1. Free and readily available water was never provided to poor residents, in particular those caring for infants and immune-impaired citizens during the Autumn of 2016.
  1. More than 25% of the residents of Auburn, and more than 15% of the residents of Cayuga County reside in home below the NYS poverty line.
  1. Agricultural nitrogen watershed groundwater pollution is transported by underground tile drainage systems to streams.
  1. The 1972 Clean Water Act defined all runoff from livestock farms, other than that from production areas, as unregulated nonpoint runoff.
  1. The 1972 Clean Water Act exempted farms without livestock from all water pollution controls. Clean Water Act, Section 502 General Definitions Except as otherwise specifically provided, when used in this chapter: The term “point source” means any discernible, confined and discrete conveyance, including but not limited to any pipe, ditch, channel, tunnel, conduit, well, discrete fissure, container, rolling stock, concentrated animal feeding operation, or vessel or other floating craft, from which pollutants are or may be discharged. This term does not include agricultural stormwater discharges and return flows from irrigated agriculture.” https://www.epa.gov/cwa-404/clean-water-act-section-502-general-definitions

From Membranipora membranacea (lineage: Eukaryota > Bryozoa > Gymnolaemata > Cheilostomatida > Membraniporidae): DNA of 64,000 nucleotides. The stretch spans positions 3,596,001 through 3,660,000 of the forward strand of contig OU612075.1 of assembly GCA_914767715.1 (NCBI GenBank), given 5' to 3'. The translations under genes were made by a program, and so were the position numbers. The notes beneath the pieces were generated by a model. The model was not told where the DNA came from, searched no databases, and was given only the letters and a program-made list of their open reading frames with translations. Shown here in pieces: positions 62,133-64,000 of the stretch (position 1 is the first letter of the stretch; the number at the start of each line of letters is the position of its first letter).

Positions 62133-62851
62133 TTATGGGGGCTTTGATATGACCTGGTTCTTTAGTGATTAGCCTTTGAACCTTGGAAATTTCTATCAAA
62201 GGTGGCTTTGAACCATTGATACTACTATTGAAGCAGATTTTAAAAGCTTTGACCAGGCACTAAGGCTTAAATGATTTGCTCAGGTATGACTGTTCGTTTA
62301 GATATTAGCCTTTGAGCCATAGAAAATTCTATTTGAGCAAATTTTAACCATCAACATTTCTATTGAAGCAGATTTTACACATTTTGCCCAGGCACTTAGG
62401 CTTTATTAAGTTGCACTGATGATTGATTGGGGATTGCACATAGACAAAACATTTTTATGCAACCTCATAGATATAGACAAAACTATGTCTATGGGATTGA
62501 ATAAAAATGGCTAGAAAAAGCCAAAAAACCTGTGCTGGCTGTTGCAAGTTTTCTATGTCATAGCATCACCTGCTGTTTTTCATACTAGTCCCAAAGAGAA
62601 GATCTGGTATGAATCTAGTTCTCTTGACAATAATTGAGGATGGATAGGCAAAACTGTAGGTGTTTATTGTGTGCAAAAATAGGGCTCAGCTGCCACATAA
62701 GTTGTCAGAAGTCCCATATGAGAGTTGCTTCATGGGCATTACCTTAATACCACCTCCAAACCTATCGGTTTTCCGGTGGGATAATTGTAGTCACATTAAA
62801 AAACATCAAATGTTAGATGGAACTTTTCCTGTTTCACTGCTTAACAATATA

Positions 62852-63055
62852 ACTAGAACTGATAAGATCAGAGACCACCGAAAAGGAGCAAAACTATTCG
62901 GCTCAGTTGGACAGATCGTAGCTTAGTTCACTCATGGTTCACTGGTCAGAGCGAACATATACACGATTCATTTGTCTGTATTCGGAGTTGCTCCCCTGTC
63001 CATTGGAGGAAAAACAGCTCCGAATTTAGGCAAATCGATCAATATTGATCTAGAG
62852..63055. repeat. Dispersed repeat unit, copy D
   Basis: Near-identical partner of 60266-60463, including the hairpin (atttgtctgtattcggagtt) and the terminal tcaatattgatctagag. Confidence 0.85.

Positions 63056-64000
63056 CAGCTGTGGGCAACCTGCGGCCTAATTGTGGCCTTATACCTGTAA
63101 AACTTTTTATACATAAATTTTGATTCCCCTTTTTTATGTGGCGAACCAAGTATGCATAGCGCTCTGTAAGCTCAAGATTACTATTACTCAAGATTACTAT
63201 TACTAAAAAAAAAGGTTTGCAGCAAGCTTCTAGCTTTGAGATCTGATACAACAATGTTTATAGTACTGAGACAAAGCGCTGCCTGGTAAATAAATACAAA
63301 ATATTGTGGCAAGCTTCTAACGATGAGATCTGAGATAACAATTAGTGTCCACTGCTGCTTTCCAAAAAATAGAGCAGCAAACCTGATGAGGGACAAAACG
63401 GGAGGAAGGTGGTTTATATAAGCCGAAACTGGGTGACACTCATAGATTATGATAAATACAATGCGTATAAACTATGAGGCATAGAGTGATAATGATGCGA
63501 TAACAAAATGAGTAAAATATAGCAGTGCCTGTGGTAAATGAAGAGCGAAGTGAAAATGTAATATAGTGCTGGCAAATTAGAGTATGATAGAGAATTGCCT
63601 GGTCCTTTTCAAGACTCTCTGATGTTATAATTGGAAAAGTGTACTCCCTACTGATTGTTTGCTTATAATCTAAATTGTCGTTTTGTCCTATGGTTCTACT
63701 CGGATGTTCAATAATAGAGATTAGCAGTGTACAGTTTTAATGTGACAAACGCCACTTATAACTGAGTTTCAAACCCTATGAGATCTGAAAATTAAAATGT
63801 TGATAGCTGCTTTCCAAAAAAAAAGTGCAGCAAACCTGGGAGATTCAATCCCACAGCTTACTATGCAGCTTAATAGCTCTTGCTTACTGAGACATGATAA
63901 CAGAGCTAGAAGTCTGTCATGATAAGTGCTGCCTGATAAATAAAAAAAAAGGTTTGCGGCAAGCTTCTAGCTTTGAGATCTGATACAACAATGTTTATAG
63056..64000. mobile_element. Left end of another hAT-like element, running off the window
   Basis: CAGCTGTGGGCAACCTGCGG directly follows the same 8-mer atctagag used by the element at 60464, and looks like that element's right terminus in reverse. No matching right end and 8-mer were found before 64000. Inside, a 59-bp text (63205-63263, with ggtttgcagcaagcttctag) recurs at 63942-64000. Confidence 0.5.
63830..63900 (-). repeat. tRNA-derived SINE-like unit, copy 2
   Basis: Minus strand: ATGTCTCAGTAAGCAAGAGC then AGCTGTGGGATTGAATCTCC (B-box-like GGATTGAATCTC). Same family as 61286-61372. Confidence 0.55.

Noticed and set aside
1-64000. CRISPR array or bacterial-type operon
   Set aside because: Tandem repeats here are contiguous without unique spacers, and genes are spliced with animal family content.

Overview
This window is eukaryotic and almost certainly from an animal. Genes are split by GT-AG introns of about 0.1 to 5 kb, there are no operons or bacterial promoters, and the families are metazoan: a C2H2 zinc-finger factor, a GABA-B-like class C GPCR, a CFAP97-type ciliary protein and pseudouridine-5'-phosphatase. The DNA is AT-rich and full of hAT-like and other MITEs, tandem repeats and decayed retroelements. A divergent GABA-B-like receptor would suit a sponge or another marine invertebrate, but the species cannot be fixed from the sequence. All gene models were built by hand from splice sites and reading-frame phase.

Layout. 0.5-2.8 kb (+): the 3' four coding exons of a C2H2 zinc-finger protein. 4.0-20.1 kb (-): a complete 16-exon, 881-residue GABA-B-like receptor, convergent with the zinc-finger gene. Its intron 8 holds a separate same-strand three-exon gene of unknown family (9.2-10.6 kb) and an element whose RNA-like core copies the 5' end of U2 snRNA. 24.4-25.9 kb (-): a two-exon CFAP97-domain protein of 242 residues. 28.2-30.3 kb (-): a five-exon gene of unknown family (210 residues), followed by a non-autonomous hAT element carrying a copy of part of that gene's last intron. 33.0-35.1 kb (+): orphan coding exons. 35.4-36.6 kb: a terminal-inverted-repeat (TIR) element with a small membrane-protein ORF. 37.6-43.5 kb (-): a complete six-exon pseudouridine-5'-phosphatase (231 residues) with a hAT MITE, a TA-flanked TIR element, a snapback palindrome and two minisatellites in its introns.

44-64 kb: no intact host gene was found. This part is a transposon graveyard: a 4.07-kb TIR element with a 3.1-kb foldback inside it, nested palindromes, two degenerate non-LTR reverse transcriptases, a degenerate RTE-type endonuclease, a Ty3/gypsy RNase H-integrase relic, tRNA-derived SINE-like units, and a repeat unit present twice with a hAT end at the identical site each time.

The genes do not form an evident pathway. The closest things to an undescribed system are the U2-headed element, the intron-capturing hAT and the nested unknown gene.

1. Approximately ¾ of the farms in the Owasco Lake Watershed are cash-crop farms that are completely unregulated.
  1. Most consumers refuse to pay additional money for food grown in a socially-just and ecologically-sustainable manner.
  1. In 1997 the City of Auburn’s water was judged the best tasting municipal water in New York State at the annual NYS Fair competition.
  1. In 2016, the municipal water in Cayuga County was the first in New York State history to be near the cyanotoxin limit for municipal water sources.
  1. The 19 year-long sequence of events from 1997-2016 occurred despite more than $7 million invested by New York State in agricultural best management practices with the intent to improve the quality of Owasco Lake as a public water source.
  1. TMDL and 9 Element-based Watershed Plans in New York State have never required mandatory compliance with Watershed Plan recommendations that are additional to existing Federal, State, and Local regulations.


  1. Recommendations should be Implemented as a Pilot Project in the Owasco Lake Watershed.
  1. June 2017: Formal commitment of $16,000,000 for Local Adaptive Management Fund for the Owasco Lake Watershed that would be disbursed from 2017-2021.
    1. ¼ of the fund should be provided by New York State.